Wednesday, November 14, 2012

A Place Called Home | Where The Best Photographs Come From

While in Ohio recently I was hoping to have a day or two following the October 26 - 28 Hocking Hills workshop to hit the trail alone and capture some of that beautiful light of autumn in a landscape that I've come to know and love. But it was not to be so. A painful knee and immobile leg made it practically impossible to transverse the trails through those deep gorges. However, one thing I've learned in working for myself as a professional photographer is that there is a reason for everything, good, bad or just painful inconvenience.

Immediately following the workshop weekend in Hocking Hills I traveled back to the place I call home, Dayton, for an extended, unplanned visit while I had my knee looked at and healed. Even though my current residence and place of business is Hilton Head Island (and even that is going to change soon), Dayton is where I grew up and have lived the majority of my life.

Despite my injured knee I was able to get out and do some photography. My favorite haunt near Dayton is the Sugarcreek Preserve MetroPark, south of town near Bellbrook and Centerville. There is a rolling, open meadow that never disappoints at sunset. I love working from the perspective of being down low at eye-level with the tall grasses and shooting upwards to include a dramatically lit and vibrant sky. In late autumn the grasses offer an array of texture in rich hues of tans and browns.

It was inspiring to walk the old and familiar trails again, both in Hocking Hills and at Sugarcreek. Yes, the natural beauty of the tidelands of South Carolina is alluring but home is where the creative heart resides. It's the connection to my formative years, my "proving ground' of sorts where my passion for camera and film first took root.

I think we tend to be hardest on those places - and often people as well - we love the most. A full appreciation for childhood homeland takes a while to make its presence known. In later years as we grow older we become more fond of the memories - the neighborhoods, the schools, the friends.

With artists the memories are more acute and run just a tad bit deeper. Perhaps it's because the feelings conjured through that touchstone of emotion is always echoed in and through the work they create. Maybe that's part of the reason I am always visually drawn to the fading light of a moody sky. I struggle with finding the right words but I know it when I see it. More importantly, I know it when I feel it.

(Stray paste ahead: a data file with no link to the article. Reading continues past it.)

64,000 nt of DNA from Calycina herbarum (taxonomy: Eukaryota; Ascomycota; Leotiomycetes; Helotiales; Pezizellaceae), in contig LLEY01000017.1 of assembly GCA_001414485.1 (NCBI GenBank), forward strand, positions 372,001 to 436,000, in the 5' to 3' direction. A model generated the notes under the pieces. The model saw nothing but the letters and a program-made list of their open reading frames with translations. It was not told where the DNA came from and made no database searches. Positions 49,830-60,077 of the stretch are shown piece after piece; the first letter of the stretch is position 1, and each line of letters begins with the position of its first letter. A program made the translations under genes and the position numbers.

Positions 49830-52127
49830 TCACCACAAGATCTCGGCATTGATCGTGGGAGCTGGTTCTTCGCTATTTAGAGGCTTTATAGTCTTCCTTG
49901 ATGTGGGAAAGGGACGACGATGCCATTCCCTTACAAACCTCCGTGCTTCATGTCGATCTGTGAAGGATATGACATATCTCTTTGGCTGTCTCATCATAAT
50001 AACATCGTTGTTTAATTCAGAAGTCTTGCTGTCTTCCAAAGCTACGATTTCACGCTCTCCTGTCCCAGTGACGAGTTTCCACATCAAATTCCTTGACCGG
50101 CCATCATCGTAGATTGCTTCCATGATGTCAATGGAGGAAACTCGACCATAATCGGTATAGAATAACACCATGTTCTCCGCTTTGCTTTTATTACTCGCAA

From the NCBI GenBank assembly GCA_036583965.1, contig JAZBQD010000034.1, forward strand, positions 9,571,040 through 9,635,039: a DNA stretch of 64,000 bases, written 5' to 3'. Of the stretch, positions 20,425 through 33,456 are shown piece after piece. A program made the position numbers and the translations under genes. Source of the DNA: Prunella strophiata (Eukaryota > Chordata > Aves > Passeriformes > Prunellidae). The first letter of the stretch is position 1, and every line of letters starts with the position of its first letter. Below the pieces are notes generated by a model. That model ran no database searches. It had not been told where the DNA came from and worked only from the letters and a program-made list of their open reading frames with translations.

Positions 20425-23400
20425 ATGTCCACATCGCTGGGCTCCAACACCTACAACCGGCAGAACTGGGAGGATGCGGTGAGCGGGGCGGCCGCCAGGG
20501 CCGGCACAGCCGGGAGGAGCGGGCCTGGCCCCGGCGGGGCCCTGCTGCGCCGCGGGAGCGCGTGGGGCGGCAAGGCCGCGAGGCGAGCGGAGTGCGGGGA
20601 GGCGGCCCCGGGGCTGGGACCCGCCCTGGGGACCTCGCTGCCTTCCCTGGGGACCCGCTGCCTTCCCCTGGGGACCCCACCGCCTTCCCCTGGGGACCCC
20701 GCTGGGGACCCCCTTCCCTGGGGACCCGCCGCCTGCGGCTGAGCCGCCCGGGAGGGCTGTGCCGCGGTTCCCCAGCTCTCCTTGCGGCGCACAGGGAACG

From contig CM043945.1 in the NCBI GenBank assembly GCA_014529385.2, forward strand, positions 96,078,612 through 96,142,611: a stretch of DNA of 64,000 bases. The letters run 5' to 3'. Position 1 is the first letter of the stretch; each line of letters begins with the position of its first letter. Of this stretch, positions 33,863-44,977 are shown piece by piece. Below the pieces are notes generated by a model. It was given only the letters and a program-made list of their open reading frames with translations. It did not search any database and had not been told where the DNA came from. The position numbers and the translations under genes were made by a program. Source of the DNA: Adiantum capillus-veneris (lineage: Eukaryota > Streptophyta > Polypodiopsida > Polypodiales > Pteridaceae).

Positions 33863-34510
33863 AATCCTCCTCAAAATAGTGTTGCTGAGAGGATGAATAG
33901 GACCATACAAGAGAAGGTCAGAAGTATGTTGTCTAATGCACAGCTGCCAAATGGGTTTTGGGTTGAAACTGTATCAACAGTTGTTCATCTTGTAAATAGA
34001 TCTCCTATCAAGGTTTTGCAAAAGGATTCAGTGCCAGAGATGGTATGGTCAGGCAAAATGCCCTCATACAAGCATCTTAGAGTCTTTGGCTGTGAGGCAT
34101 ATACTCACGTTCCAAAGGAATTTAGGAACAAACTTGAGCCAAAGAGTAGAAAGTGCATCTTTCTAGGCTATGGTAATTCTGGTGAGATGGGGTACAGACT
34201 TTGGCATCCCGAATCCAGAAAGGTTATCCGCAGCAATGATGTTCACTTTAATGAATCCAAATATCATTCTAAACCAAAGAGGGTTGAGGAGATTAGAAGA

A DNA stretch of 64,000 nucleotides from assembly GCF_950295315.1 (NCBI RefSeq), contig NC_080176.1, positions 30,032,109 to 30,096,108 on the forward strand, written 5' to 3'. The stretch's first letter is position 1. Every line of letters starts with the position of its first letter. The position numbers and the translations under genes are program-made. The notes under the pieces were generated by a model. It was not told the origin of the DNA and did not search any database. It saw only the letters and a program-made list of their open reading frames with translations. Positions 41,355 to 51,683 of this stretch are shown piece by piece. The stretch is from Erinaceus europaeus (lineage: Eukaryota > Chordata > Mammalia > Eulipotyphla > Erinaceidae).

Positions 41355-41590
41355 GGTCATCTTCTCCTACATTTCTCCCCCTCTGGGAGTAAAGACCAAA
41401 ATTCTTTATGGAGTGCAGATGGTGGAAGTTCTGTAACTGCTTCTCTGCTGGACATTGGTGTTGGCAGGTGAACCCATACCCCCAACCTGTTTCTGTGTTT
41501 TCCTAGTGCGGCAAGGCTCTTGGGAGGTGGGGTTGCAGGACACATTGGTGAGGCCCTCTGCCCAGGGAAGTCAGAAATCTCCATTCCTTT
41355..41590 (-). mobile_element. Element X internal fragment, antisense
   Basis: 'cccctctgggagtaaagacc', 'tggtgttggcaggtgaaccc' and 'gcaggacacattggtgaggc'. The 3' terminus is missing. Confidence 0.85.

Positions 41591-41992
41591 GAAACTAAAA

The old trails through woodland and meadow. Sugarcreek, Cox, Germantown, Ft. Ancient, Little Miami, Clifton Gorge, John Bryan and of course, Hocking. Each season so distinct in light, shadow, color and scent. Familiar ground underfoot and trail side companions of Maple, Oak, Beech and Hemlock. Home. It's always there wherever life takes me.

“A human life, I think, should be well rooted in some spot of native land, where it may get the love of tender kinship for the face of the earth, for the labours of men go forth to, for the sounds and accents that haunt it, for whatever will give that early home a familiar unmistakable difference among the future widening of knowledge: a spot where the definiteness of early memories may be inwrought with affection, and kindly acquaintance with all neighbors, even to the dogs and donkeys, may spread not by sentimental effort and reflection, but as a sweet habit of the blood.” - George Eliot

The song "My Father's Father" by The Civil Wars provides the near perfect sound and lyrics to the experiences and images that come to mind when I think of my favorite Ohio trails and haunts.

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